This week’s Solar Women Summer Series features Chelsea Turner and Latasha Terry, employees at Solar Frontier
Latasha (right): Legal Counsel J.D./M.B.A. with Solar Frontier
Chelsea (left): Business Development Manager with Solar Frontier
Tell us your stories. How did you get involved in the solar industry? What are your current positions?
CT: Solar is a perfect fit for me. I was initially attracted to the energy sector as a whole for the environmental impact and found solar to be a great niche for my skillset and values. Between the industry culture, financial sophistication, and integrity I feel pride for what I do, which is wonderful. I believe the solar industry is a great way to accomplish significant environmental change while making a profit.
LT: I got involved in the solar industry while in law school. Specifically, I applied for a legal internship at a renewable energy company because I wanted to have a positive impact on my global community. When I first got involved in the industry I was excited to be a member of a team that developed reliable sources of energy without substantially polluting the earth or threatening the survival of human society!
What are some industry projects that you’re really excited about? This can be one you’re personally overseeing, or one you’ve simply heard about.
CT: I am very excited about a 20MW project in Imperial Valley that I manage. We recently started construction and I am thrilled to see all of our team’s hard work culminate to a final product. It is extremely rewarding. Additionally, I am excited about selling a couple assets in the coming months. At Solar Frontier, we focus on execution. It is an exciting time.
LT: I am really excited about musician Akon’s solar initiative in Africa. I am particularly excited about Akon’s efforts to provide solar-powered electricity in Africa because this one initiative is able to touch the lives of 600 million Africans. What Akon is doing is not simply helping the African community instead he is empowering it in a substantial way!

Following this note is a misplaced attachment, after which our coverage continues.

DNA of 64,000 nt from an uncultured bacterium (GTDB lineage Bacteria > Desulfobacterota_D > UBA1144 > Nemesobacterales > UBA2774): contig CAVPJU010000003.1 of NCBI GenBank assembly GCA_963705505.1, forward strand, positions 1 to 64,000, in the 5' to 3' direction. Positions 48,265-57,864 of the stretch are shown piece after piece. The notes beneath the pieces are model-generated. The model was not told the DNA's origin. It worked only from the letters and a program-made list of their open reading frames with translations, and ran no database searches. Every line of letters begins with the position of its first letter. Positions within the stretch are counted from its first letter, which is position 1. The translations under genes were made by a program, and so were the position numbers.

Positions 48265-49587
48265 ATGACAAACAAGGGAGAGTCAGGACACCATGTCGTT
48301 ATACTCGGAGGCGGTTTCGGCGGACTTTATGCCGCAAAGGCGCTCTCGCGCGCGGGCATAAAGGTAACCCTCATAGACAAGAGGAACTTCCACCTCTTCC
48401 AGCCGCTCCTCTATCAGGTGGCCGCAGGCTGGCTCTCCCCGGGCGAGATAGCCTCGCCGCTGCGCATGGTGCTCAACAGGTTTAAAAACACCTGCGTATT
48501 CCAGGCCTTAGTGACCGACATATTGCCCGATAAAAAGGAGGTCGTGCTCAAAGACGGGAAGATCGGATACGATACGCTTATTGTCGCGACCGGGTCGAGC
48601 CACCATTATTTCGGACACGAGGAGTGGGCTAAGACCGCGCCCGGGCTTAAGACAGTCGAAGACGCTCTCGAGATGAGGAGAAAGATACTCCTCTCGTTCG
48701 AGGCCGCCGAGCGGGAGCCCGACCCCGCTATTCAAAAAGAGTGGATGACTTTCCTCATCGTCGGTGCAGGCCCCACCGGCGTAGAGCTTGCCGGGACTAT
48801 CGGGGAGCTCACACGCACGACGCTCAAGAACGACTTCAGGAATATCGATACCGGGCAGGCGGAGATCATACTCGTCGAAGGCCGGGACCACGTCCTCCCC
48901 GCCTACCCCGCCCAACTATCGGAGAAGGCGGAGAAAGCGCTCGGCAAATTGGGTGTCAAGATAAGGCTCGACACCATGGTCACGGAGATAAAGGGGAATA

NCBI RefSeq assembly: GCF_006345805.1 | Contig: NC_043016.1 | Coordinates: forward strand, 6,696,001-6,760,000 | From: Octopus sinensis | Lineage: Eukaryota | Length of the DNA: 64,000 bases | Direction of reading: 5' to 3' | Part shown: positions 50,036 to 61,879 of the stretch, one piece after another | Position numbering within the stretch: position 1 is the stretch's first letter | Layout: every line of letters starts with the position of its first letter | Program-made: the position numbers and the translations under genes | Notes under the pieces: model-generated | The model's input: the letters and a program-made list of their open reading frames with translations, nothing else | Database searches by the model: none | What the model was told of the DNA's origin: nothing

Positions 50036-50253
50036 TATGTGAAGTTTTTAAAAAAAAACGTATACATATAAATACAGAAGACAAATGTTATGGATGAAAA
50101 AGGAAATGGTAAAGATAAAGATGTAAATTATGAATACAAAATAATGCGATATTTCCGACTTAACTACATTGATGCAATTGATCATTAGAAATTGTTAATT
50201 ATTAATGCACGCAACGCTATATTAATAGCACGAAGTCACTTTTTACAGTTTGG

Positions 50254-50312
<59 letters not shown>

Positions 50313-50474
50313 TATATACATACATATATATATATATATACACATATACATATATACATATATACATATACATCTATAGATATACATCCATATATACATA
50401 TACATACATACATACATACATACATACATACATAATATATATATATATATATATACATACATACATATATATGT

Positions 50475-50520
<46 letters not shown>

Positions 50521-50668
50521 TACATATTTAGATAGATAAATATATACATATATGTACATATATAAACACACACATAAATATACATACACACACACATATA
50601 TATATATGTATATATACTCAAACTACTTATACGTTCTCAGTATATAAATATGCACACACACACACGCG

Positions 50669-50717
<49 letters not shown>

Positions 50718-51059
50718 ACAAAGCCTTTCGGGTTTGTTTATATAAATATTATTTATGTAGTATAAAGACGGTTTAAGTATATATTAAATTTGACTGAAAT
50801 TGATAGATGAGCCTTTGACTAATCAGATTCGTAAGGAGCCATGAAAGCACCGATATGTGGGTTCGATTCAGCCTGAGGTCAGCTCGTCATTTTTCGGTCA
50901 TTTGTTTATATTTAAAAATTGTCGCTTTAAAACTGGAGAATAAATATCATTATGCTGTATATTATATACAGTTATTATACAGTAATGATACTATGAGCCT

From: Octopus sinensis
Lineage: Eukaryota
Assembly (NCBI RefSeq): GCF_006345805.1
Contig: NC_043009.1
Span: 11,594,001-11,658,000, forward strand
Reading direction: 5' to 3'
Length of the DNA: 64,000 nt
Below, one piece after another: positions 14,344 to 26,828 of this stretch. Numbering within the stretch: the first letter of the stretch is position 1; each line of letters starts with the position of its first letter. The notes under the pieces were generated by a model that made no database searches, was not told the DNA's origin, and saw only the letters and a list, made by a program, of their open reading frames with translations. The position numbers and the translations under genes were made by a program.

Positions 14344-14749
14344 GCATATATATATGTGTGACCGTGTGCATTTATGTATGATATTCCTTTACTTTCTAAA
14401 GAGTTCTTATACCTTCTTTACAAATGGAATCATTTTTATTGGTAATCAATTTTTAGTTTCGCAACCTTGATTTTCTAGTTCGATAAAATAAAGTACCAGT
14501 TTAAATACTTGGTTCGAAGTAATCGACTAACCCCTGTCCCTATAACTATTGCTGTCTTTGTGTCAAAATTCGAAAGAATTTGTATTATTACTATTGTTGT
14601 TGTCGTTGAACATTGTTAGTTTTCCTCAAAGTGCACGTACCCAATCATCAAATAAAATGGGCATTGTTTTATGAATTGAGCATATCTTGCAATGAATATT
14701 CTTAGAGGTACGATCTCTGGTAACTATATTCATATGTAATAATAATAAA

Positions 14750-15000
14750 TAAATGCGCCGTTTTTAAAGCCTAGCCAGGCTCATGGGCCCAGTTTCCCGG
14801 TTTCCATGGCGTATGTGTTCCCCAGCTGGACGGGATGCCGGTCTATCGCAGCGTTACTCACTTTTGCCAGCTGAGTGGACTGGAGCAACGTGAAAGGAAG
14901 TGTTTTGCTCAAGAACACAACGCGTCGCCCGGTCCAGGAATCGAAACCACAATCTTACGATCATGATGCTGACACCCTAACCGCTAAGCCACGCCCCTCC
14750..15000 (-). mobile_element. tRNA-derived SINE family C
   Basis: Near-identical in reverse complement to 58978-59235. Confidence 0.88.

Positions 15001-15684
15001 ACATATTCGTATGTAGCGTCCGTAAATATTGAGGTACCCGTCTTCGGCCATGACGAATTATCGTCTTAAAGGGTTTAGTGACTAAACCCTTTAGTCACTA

What is Solar Frontier doing right now to get more women in the industry?
CT: There are a lot of opportunities for women in the industry through various network organizations and Solar Frontier sponsors our involvement to make sure we are getting the support we need to thrive.
LT: Solar Frontier is proactive in trying to attract the top female talent because it actively makes efforts to attract and cultivate female leaders, sponsors female-oriented conferences and events, employs on an equal opportunity basis, and makes efforts to understand drivers for female employee retention.
Any mentors or companies who have helped you grow professionally? Were there any key learning or a-ha! moments you wish to share?
CT: I have been fortunate to have several examples of success in my life to emulate. The biggest “a-ha! moment” for me was just realizing that proper preparation and thoughtful strategy can bring you far in an industry that is still maturing and evolving.
LT: I have been fortunate enough to have mentors in both the legal and commercial divisions of the solar industry from the very beginning of my career. My mentors have provided a supportive relationship by giving me impartial advice and encouragement, assisting me with creative problem solving techniques, and helping improve my self-confidence!
What are your hobbies outside of work?
CT: I love to travel. I love to see how people make communities, cultures, cuisines, everything in their own unique way. I also love to backpack and relax in nature.
LT: I am an avid foodie and San Francisco is the perfect place for culinary adventures! I cook, explore restaurants in San Francisco and maintain a food picture blog on Instagram (@Feastntravel)! Also, I recently took a trip through South Asia and I enjoyed the opportunity to experience the local culture through its food. I am particularly interested in the way that climate, geography, and history influence cooking techniques, food preservation and lifestyle.
Favorite solar resources that you use to stay up-to-date with what’s happening in the industry?